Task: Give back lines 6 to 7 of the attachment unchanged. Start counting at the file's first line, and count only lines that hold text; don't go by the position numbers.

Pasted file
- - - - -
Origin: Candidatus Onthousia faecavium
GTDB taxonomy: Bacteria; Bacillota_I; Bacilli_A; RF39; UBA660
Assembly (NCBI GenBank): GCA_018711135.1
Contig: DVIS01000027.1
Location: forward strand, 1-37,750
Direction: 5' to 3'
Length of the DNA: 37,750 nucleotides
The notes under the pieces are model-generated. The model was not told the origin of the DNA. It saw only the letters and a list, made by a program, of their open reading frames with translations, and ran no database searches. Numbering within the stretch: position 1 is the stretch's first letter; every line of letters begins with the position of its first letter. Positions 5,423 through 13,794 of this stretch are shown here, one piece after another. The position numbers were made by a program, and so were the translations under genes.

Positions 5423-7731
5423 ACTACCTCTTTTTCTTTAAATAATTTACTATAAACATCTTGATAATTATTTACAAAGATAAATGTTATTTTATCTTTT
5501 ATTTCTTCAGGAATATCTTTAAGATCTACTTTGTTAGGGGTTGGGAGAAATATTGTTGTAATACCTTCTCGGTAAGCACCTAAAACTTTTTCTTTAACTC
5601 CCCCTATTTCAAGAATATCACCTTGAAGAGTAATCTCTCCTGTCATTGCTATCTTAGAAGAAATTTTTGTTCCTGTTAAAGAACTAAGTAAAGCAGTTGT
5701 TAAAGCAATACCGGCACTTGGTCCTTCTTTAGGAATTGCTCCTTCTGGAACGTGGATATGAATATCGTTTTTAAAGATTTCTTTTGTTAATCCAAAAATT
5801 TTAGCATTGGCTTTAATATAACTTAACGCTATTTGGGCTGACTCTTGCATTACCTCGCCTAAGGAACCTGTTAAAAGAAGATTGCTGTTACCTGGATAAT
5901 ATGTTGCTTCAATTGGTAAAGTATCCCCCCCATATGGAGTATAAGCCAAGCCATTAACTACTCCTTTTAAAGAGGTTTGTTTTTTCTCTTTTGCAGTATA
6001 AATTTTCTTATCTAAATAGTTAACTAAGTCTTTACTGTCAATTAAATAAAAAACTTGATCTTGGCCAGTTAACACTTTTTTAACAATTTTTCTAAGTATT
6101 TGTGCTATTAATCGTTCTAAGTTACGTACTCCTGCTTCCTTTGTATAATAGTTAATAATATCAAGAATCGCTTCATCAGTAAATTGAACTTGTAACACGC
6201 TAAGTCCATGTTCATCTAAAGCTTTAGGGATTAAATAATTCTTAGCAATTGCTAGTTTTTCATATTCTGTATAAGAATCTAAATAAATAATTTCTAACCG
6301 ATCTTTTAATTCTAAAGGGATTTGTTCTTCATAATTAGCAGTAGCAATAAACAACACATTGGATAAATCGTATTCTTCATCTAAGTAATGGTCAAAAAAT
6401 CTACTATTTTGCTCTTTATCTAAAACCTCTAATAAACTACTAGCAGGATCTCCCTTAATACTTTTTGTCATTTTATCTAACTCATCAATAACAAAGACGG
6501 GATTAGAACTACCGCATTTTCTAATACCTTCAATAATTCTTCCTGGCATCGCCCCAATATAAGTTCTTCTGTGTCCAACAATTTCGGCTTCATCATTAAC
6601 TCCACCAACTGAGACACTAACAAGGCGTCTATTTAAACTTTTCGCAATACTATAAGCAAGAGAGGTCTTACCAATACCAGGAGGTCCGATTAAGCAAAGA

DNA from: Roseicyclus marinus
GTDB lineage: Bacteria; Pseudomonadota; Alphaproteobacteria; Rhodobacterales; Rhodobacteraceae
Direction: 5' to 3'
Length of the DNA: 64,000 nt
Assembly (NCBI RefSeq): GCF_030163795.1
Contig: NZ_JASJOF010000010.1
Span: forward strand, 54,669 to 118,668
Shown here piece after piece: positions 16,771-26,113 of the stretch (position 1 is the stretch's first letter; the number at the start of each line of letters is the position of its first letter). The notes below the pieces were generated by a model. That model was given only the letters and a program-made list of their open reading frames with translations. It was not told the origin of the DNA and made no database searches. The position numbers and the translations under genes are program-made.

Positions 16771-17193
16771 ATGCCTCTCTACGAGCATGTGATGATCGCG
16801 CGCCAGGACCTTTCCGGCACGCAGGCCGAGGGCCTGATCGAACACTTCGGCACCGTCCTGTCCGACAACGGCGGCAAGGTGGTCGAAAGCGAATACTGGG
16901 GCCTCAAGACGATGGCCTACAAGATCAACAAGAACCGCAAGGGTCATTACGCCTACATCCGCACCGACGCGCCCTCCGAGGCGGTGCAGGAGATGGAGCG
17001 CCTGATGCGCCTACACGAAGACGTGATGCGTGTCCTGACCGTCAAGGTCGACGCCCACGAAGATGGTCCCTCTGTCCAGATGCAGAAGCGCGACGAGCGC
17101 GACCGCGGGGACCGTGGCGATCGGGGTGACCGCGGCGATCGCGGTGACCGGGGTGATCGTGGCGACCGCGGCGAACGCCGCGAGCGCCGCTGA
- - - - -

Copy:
Direction: 5' to 3'
Length of the DNA: 37,750 nucleotides